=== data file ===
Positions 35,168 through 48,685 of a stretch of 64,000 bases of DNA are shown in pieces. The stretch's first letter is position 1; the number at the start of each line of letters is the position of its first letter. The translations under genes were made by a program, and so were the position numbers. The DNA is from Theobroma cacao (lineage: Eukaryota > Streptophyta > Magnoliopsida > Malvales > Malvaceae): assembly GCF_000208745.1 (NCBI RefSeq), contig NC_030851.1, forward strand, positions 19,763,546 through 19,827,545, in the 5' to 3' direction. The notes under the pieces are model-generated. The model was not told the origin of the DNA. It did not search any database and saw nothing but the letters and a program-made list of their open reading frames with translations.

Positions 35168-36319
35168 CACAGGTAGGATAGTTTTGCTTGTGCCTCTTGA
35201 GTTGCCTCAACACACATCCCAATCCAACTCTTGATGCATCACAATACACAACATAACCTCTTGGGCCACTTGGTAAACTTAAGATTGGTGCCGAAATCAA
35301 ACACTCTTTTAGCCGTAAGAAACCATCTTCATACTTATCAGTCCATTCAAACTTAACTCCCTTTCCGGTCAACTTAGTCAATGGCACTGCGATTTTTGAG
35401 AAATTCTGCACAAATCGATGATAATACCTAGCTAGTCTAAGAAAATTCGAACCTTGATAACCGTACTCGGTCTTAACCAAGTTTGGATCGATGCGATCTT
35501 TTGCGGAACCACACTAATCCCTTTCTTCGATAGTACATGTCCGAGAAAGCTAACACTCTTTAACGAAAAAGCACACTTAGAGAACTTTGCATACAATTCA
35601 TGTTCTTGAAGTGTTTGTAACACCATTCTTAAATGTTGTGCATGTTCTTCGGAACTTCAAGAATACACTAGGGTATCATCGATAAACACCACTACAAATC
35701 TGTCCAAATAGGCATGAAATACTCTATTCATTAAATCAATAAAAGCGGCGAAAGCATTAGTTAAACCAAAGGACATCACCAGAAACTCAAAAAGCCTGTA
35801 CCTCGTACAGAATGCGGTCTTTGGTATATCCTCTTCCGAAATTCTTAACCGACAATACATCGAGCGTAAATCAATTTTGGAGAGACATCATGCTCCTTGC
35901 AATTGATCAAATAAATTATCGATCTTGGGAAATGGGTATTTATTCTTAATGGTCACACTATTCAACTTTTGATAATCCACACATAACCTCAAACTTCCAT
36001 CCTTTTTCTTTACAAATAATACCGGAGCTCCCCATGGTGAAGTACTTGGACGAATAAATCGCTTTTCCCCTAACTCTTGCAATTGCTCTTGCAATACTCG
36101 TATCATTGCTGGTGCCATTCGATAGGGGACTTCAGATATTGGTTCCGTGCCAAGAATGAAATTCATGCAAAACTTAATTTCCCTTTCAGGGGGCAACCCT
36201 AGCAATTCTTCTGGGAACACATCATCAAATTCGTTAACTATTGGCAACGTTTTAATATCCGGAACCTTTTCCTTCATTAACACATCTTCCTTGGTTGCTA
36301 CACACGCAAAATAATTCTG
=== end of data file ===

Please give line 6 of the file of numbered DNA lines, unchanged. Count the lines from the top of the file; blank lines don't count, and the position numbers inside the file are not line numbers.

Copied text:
35401 AAATTCTGCACAAATCGATGATAATACCTAGCTAGTCTAAGAAAATTCGAACCTTGATAACCGTACTCGGTCTTAACCAAGTTTGGATCGATGCGATCTT